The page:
End Of An Era For Battle Of Britain Airfield And RAF Fire Training
Today saw the last RAF fire fighters graduate from Manston which has ceased operating as the Defence Fire Training and Development Centre.
The movement of fire training to a new £5m Fire Service College in the Cotswolds after 30 years at Manston ends the RAF’s 104 years association with the base, most famously associated with the Second World War and the Battle of Britain.
Describing the unit’s history, Wing Commander Andy Callander, Commandant of the Defence Fire Training and Development Centre, said:
“Most people think of Manston as one of the centrepieces of the Battle of Britain. The station was almost uniquely destroyed in 1940 [due to] the number of attacks that took place on it.”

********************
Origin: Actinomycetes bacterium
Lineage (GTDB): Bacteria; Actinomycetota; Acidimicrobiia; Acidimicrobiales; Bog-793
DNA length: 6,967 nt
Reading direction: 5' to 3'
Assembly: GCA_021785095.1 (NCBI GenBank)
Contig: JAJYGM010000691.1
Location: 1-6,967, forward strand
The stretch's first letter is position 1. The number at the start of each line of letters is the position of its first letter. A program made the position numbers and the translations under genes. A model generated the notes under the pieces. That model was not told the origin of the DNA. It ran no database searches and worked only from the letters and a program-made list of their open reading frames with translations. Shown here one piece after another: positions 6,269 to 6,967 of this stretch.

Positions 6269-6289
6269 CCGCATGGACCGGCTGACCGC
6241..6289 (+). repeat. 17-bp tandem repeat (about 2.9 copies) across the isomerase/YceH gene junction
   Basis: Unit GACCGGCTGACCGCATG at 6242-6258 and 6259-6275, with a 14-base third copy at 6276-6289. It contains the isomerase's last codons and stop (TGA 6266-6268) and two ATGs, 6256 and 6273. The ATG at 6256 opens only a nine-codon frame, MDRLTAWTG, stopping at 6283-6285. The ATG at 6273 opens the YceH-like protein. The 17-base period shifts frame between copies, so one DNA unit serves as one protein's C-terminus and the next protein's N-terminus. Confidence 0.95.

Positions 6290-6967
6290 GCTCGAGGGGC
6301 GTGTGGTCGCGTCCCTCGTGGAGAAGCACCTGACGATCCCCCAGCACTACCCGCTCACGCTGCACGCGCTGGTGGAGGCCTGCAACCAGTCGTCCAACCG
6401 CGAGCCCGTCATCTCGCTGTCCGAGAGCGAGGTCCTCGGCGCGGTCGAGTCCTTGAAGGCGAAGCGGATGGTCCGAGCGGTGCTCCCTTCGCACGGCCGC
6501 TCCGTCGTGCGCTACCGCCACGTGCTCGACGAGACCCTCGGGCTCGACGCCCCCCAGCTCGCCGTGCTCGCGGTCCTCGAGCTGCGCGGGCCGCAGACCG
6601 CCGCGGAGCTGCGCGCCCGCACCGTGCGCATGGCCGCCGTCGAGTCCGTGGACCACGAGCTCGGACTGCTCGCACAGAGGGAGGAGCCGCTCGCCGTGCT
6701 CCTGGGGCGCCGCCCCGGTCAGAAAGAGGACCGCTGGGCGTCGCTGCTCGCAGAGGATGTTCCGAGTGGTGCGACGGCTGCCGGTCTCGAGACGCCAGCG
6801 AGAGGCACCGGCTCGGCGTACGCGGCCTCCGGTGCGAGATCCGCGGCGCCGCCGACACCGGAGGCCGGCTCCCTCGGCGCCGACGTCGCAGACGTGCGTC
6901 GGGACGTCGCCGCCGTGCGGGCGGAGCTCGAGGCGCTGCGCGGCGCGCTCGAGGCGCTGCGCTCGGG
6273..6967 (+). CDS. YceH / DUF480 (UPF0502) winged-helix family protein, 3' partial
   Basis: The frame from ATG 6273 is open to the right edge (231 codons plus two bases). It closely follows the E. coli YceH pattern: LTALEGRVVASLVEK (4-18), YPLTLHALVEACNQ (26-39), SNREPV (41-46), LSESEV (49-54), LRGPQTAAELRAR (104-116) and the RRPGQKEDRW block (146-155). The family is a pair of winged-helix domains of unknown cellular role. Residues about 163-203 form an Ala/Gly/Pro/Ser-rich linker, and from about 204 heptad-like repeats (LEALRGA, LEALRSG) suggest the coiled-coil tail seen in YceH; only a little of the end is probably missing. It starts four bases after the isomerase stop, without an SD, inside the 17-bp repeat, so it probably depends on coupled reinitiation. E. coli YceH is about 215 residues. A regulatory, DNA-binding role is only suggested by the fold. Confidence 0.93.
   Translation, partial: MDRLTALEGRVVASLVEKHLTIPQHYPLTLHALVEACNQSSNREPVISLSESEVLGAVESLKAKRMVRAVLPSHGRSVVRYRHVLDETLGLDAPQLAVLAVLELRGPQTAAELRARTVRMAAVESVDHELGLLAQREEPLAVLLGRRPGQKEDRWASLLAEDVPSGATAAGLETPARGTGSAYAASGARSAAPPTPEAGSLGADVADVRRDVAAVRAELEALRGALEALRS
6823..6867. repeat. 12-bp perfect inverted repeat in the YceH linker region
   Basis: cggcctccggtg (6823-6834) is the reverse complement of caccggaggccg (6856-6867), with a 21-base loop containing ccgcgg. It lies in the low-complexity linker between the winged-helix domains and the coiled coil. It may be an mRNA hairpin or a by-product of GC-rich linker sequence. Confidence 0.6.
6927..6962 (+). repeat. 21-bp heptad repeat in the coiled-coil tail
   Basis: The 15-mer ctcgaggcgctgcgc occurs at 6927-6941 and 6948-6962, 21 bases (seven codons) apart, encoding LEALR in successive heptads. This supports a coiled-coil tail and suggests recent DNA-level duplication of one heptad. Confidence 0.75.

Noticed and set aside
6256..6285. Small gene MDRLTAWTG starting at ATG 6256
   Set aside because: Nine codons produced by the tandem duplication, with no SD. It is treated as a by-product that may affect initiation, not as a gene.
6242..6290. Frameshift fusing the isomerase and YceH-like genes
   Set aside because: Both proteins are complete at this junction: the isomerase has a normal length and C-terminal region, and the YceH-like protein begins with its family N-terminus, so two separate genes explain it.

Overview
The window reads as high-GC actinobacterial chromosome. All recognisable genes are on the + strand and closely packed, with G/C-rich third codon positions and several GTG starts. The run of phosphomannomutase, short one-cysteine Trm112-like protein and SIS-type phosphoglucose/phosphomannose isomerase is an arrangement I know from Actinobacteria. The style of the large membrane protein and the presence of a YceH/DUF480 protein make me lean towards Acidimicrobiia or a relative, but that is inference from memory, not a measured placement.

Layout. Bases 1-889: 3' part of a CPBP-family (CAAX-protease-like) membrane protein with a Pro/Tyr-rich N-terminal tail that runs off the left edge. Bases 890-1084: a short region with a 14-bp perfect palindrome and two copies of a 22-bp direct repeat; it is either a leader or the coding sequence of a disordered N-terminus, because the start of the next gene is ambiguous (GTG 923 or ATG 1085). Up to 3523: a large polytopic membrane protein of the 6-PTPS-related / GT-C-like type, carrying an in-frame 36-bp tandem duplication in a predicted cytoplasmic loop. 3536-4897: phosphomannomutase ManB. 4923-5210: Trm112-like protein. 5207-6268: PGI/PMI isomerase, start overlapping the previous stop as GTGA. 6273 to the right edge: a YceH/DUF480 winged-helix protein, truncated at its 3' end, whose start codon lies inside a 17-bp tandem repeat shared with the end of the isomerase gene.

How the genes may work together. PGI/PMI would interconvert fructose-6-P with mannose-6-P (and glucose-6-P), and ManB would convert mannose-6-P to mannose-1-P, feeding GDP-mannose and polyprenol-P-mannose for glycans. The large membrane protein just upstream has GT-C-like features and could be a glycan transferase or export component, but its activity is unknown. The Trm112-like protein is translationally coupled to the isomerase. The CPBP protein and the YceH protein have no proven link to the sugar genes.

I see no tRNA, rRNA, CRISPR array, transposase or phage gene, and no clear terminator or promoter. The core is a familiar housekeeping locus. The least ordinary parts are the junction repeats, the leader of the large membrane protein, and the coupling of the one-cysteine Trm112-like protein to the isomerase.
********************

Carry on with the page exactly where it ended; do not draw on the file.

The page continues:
“Throughout the rest of the war, many famous feats of aviation took place from here, not least the Channel Dash, when some six Swordfish bombers attacked the German fleet in the Channel and were all shot down and the Commander was awarded a Victoria Cross,”
Today marks the end of a 14-week course for the 16 Recruit Firefighters, graduating as the final course at Manston in front of their friends and family. The Reviewing Officer, The Lord Lieutenant of Kent, The Lady Colgrain was accompanied by Air Commodore Moir, Air Officer Space and Battlespace Management Force and Chief Fire Officer Gray, HQ DFR.
After the formalities of the Graduation, the closing ceremony took place, with The Band of 3 Princess of Wales Royal Regiment Beating the Retreat before a Sunset Ceremony and Chinook flypast concluded the parade.
Although the RAF’s departure marks an end of an era, the site won’t be closing completely as Reservists from 3rd Battalion the Princess of Wales’ Royal Regiment and an Air Cadet Squadron will remain at the unit.